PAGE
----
• ‘Our feet take quite a hammering and are, for the most part, overlooked by many of us.’
      • ‘Fruit trees - apples, pears and plums for the most part - are weighed down with a good year's crop.’
      • ‘In the garden the green spears of Spring bulbs, daffodils for the most part, are well through the soil.’
      • ‘He is a part of the broadcasting system and believes it has treated him fairly for the most part.’
      • ‘I got the impression that it had been well planned and well thought out for the most part.’
      • ‘In consequence the autumn colours are muted, just soft dusty yellows for the most part.’
      • ‘The tourists have, for the most part, voted with their feet and continue to stay away in droves.’
      • ‘Perhaps the fact that none of it is real and is based for the most part on fantasy shouldn't matter.’
      • ‘A lovely sunny day for the most part, though it clouded over somewhat towards the evening.’
      • ‘He avoids interviews for the most part, but when he gives them he picks his words carefully.’
      • ‘He had spent his life in India, for the most part as a political agent at the courts of Indian princes.’
      • ‘The twentieth century has received a dismal press and, for the most part, deservedly so.’
      • ‘Papa remained stoic for the most part, but sounded rather choked when he wished me goodbye.’
      • ‘It was a love-hate relationship and, for the most part, she was on the wrong end of it.’
      • ‘It is for the most part well written and presents us with some valuable insights.’
      • ‘The amendments that have been passed fall, for the most part, into clear categories.’
      • ‘During the nine days he survived prison, the boy was for the most part completely isolated.’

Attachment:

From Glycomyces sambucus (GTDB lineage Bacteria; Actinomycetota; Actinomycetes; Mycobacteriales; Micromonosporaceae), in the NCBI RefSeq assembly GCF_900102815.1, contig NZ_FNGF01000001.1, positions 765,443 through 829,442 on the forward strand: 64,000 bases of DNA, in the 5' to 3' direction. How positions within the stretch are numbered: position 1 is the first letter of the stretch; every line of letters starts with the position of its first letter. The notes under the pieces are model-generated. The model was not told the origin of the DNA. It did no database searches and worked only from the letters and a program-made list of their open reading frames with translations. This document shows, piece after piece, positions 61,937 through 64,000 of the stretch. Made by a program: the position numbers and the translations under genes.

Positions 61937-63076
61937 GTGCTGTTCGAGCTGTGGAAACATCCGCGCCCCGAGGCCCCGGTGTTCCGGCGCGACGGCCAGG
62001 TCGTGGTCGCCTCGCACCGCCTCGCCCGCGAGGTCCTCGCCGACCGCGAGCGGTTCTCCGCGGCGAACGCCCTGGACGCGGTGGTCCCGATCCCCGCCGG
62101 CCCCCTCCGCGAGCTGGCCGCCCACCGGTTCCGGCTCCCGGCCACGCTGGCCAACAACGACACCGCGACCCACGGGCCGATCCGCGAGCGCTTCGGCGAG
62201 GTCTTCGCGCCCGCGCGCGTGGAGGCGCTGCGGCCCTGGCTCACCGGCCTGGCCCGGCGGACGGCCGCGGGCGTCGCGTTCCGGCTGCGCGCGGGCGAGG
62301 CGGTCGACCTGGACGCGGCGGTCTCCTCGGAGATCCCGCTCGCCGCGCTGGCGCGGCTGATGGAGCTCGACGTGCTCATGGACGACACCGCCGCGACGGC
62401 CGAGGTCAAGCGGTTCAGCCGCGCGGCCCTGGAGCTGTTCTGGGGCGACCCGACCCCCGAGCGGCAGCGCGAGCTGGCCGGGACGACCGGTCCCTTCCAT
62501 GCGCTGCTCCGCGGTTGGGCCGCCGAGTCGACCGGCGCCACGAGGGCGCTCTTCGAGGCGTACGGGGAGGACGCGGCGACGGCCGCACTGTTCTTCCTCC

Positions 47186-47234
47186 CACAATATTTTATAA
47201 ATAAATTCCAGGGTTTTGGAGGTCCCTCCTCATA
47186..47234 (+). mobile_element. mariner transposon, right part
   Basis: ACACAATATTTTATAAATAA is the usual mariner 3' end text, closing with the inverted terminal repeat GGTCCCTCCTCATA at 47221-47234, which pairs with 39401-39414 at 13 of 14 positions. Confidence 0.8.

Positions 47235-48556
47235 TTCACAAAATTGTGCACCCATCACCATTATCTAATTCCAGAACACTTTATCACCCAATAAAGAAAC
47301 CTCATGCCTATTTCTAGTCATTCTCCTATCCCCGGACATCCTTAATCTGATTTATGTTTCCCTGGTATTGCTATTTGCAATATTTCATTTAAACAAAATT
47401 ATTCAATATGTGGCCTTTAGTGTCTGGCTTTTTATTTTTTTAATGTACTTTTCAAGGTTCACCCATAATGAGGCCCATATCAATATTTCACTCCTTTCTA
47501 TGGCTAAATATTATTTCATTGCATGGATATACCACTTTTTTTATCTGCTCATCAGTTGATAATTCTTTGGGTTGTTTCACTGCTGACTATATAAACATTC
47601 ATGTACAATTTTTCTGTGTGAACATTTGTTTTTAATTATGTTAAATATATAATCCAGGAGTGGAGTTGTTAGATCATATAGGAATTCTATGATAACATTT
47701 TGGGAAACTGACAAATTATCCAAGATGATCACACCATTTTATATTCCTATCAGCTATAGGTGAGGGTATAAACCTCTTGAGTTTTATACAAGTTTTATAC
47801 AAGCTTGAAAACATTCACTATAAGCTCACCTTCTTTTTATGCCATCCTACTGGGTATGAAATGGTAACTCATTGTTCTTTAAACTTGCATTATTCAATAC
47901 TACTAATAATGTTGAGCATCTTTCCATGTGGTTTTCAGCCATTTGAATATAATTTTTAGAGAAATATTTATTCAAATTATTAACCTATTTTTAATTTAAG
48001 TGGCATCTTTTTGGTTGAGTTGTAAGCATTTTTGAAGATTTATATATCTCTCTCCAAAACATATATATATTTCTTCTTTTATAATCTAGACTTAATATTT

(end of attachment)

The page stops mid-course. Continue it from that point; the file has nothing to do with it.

• ‘It was a dull job for the most part, but it paid for my tap classes, and you know how much I love to tap.’
      mostly, mainly, in the main, on the whole, largely, by and large, to a large extent, to a great degree, predominantly, chiefly, principally, basically, substantially, overall, in general, effectively, to all intents and purposes, especially, primarily, generally, usually, typically, commonly, as a rule, altogether, all in all, on balance, on average
      View synonyms
  • make the most of

    • 1Use to the best advantage.

      ‘he was eager to make the most of his visit’
      • ‘When Veronica travels to Tanzania she is always moved by the people's ability to make the most of what little they have.’
      • ‘We were lucky to be drawn at home, which is a big advantage, and we made the most of it.’
      • ‘They can help you make the most of your capital and advise on how to get more.’
      • ‘Have we endeavoured to be better people, to make the most of our lives, to be tolerant and accepting?’
      • ‘They have grasped their limited opportunities and made the most of them.’
      • ‘And her life experience to date seems that of a high-achiever making the most of the advantages afforded her.’
      • ‘In this way, then, I am making the most of what modern life does so well: democratizing knowledge.’
      • ‘‘People were just getting on with things and making the most of what little they had,’ she said.’
      • ‘To attain this end, I seized those opportunities that came my way and made the most of them.’
      • ‘We had seized this opportunity to be alone together and decided to make the most of it.’
      1. 1.1Represent at its best.
        ‘how to make the most of your features’
        • ‘Once you get the knack for making the most of what you've got, you will never go back to looking dilapidated again.’
        • ‘Striking this seam of rock marked the beginning of a fundamental change in the way she gardened, and she decided to concentrate on making the most of what she had by planting with alpines.’

Origin

Old English māst, of Germanic origin; related to Dutch meest and German meist.

Pronunciation:

most

/məʊst/